Thereafter, the numerical computation of a sliding temporal quadratic mean, the so-called “sliding RMS mean value” (RMS standing for “Root Mean Square”), is performed with the aid of the computer 17 on the digitized signals previously filtered by one or more digital filters 16. The prior analog pre-filtering 13 a, 13 b makes it possible to also integrate into the computation of this quadratic mean, “useful” high-frequency components related to the bubbling which otherwise would have been swamped in the background noise of the signal. The spectrum of these components is in fact of the “wideband” type with useful components ranging up to 2000 Hz and even beyond.
The digital filters 16 used are for example IR (impulse response) filters, preferably of IIR (infinite impulse response) type. Their templates (preferably of the “band pass” type) are calibrated as a function of the vibratory responses specific to each type of ladle used. This calibration is carried out, for a given ladle type, after thorough study of conventional vibration spectra obtained for various bubbling regimes. This prior expert assessment makes it possible, on the one hand, to identify and to locate in the frequency domain the zones related to the bubbling phenomenon proper, and, on the other hand, to advocate the filtering template most suited to the extraction of the useful components of these frequency signatures specific to each type of ladle. Various families of template exist in the computational program within the computer, and make it possible to choose, for a given vibratory signature of a type of ladle used, the most appropriate filtering: Butterworth filter, Bessel filter, 0.5 dB Chebyshev filter, 2 dB Chebyshev filter. Other templates may of course also be programmed. Regardless of the choice of the digital filtering, one will preferably opt for the maximum order available in the existing program of the digital filterings, namely the order 10, so as to obtain the “steepest” possible filter slopes. The principal characteristics of these filters are as follows:
These digital filterings are followed by the computation proper, and in real time, of a sliding temporal quadratic mean of the RMS type over a time span of duration T that is fully parameterizable by the user (as a multiple N of the original sampling interval Δt: T=N.Δt). This computation is then repeated for a new time slice of N samples, which is obtained by temporal translation of the previous time slice: the value of this temporal translation is parameterizable, but, it is preferably chosen equal to the sampling interval Δt. This procedure is then continued for all the subsequent time slices, until the end of the in-ladle bubbling treatment. One thus obtains an RMS mean for all the sampling intervals Δt, and each time computed for a time slice of duration T=N.Δt, thereby ultimately delivering a sliding RMS mean value K(t) of the vibratory level as a function of time. A typical value of N is 4000 time samples, for a sampling frequency fe of 4000 Hz, i.e. Δt=1/fe hence T=1 sec.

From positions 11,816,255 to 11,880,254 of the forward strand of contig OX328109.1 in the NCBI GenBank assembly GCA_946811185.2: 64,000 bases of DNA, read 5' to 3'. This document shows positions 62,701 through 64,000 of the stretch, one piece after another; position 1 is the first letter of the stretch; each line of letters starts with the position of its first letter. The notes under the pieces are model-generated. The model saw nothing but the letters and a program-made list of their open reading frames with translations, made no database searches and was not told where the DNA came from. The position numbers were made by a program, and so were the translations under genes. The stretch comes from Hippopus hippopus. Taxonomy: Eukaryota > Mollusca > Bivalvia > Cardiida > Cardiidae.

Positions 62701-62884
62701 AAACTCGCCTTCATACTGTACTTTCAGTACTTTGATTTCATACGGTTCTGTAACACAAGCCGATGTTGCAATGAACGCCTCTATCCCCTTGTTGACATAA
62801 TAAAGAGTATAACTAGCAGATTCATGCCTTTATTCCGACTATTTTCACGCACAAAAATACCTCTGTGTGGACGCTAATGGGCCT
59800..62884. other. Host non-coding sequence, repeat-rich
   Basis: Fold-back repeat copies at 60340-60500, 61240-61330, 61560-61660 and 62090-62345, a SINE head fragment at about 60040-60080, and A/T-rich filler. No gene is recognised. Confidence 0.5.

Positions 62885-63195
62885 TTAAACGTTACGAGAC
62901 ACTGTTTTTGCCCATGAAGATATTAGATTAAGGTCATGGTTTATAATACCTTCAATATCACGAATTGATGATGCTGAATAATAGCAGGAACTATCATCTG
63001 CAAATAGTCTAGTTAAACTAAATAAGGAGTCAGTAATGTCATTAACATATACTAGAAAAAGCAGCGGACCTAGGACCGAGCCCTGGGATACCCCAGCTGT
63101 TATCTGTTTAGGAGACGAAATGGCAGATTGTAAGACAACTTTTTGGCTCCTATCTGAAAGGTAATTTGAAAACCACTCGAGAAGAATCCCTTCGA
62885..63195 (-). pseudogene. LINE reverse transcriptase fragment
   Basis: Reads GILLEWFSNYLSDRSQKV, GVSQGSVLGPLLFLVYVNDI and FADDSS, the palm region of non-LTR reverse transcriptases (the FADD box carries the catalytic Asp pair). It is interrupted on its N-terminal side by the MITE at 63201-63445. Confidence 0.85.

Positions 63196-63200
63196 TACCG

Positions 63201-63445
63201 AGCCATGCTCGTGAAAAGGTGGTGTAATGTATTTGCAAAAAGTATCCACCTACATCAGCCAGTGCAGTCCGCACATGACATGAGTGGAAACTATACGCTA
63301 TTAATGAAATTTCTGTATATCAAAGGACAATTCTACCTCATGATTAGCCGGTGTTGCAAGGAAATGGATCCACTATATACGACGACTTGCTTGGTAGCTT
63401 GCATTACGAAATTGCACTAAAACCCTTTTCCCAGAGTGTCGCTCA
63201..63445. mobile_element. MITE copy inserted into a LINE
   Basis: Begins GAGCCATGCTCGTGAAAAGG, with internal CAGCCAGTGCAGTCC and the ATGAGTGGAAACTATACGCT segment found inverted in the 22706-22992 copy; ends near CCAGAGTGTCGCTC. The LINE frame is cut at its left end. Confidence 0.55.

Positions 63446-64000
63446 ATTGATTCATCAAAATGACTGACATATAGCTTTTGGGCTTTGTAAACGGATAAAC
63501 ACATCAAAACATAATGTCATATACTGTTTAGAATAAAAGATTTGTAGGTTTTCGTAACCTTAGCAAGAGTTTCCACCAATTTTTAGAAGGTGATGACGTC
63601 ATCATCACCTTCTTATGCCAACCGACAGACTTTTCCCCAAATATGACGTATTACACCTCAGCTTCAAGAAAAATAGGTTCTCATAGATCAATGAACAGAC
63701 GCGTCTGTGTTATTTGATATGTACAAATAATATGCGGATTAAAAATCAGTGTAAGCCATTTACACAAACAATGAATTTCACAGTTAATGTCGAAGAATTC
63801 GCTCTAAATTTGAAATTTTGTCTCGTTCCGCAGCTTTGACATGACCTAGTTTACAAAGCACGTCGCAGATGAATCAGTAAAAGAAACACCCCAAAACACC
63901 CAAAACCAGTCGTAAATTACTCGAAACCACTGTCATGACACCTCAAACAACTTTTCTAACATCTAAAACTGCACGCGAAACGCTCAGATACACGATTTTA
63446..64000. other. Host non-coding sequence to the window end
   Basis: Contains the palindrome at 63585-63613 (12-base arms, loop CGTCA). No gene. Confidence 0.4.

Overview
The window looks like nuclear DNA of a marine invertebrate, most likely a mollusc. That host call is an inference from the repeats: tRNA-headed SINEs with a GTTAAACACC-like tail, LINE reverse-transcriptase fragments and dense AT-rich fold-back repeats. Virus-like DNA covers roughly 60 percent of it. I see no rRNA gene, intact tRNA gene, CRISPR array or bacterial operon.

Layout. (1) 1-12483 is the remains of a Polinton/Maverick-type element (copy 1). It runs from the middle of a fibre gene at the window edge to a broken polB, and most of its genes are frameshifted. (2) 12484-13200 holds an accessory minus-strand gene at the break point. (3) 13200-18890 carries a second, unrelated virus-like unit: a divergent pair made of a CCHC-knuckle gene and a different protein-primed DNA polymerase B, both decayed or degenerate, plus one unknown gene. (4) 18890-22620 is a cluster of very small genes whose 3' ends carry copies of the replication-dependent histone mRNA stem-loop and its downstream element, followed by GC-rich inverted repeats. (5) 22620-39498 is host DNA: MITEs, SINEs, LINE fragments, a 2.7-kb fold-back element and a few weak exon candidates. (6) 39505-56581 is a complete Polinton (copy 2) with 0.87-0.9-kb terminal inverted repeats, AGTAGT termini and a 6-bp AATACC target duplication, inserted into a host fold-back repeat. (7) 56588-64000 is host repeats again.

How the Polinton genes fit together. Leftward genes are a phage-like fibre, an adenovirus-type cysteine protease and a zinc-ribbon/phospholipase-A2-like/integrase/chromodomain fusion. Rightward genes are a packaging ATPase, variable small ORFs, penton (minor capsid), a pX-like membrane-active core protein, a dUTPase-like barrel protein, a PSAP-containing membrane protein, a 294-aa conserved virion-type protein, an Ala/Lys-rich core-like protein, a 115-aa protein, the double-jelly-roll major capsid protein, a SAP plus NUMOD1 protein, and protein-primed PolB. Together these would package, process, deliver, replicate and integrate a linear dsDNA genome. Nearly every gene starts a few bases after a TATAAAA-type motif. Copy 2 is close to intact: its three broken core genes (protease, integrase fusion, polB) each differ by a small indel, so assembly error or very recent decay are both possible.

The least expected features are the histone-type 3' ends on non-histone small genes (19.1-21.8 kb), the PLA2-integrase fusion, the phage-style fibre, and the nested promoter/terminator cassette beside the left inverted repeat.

The computation of this RMS mean quadratic value is carried out practically by summing, for a given time slice of N samples (that is to say over a time N.Δt), the squares of all the values of the N time samples of the previously filtered vibratory signal, then by dividing the result of this sum by the number N of samples, so as to obtain a mean value of the vibratory energy in the time slice considered. Finally, the square root of this energy mean is computed, thereby providing a quantity dimensionally equivalent to an effective signal value, called the RMS value (Root Mean Square, or Mean Quadratic Value) for the time slice considered and for the frequency bands defined by the various analog and digital filterings. This computed mean quadratic value, denoted K hereinafter, of the vibratory level may be used as a simple and effective indicator of the quality of the in-ladle bubbling. It is in fact accepted that the vibration of the ladle is amplified correlatively with the increase in the flow rate of argon injected into the steel.